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Emergency response pendants
Old 12-17-2012, 02:57 PM   #1
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Emergency response pendants

Hello folks,

This question is for my uncle, who is 76 and now age is taking a real toll. We discussed about getting him an emergency response pendant.

I searched online but there are hardly any reviews. Consumer Reports hasn't tested these kind of products, so the only way I will have to go is by the recommendations of actual users (and those who have used the service).

Not too sure how many such users are here but if you got such service for any of your relative, any information is appreciated.

If it matters, this is in NY, about 200miles from NYC.

Thanks in advance.
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Old 12-17-2012, 03:06 PM   #2
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Have you checked the reviews here:

http://www.amazon.com/s/ref=sr_nr_n_...23&rnid=493964


Quote:
Originally Posted by noelm
Hello folks,

This question is for my uncle, who is 76 and now age is taking a real toll. We discussed about getting him an emergency response pendant.

I searched online but there are hardly any reviews. Consumer Reports hasn't tested these kind of products, so the only way I will have to go is by the recommendations of actual users (and those who have used the service).

Not too sure how many such users are here but if you got such service for any of your relative, any information is appreciated.

If it matters, this is in NY, about 200miles from NYC.

Thanks in advance.
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Old 12-17-2012, 03:22 PM   #3
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Originally Posted by obgyn65 View Post
I assumed the OP was referring to LIFE ALERT 21,000+ Real Customers Testimonials, but maybe not. I don't see how it's an advantage over a cell phone, though if the elder doesn't have a cell phone or won't keep it with them, I guess a Life Alert is a popular option (of course they have to remember to keep that handy at all times too). DW got a Life Alert for MIL, though she didn't want it. MIL finally agreed, and her first day she pushed the button 'just to see if it worked!!!' But I guess it gave her and the family peace of mind. Best of luck...
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Old 12-17-2012, 03:35 PM   #4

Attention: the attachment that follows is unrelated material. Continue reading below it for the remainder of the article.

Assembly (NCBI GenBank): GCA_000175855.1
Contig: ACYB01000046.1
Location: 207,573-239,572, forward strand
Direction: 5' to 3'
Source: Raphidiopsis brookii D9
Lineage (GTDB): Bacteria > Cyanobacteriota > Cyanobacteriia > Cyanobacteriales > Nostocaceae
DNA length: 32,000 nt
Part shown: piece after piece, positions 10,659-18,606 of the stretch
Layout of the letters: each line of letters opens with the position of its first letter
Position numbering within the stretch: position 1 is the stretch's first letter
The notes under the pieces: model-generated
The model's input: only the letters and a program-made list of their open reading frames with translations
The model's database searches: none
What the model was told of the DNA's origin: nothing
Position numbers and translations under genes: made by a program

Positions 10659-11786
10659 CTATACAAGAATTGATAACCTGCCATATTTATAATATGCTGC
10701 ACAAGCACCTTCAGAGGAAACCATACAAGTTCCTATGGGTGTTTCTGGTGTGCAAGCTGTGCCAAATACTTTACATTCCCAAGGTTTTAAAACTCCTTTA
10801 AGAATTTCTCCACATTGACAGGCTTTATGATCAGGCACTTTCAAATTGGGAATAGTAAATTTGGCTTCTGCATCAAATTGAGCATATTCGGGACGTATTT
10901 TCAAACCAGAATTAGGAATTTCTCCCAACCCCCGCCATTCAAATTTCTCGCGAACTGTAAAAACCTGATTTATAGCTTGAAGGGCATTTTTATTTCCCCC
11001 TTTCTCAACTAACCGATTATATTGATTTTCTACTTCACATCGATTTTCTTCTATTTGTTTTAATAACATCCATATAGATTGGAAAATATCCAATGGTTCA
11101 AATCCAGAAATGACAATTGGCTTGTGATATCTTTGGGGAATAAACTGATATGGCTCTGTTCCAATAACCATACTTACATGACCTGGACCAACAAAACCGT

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My mother had one of these in her latter years. When she collapsed from heart failure and could not reach the phone, she used it to call emergency services. It definitely saved her life on that occasion. She never had a cell phone and if she did, she would not have been able to reach it that day.
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Old 12-17-2012, 03:43 PM   #5
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An advantage of having one of those is if the person has fallen and can't get up. Additionally, one's emergency contacts are given to the service so if an emergency did occur, the service would call the family members. Additionally, if say, a trip to the emergency room is needed, the person can just press a button the talk through the emergency intercom to the service who would then send an ambulance over. My late friend had one of these and it did offer peace of mind. Also, years back I remember one time I had come home from work when I noticed a neighbor of mine who had her door open and on the floor. I ended up helping her up to her feet, but she may have been there for some time. A pendant would have been handy in that case. Of course, some set up is required (making sure the transmitting base is hooked up to a phone line properly,for example)


A medical alert service is offered through Walgreens (not sure if Walgreens are in NY),
Walgreens Ready Response Medical Alert System, Emergency Monitoring System and probably inquiring at local pharmacies might point you to services also.
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Old 12-17-2012, 03:52 PM   #6
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I don't see how it's an advantage over a cell phone, ...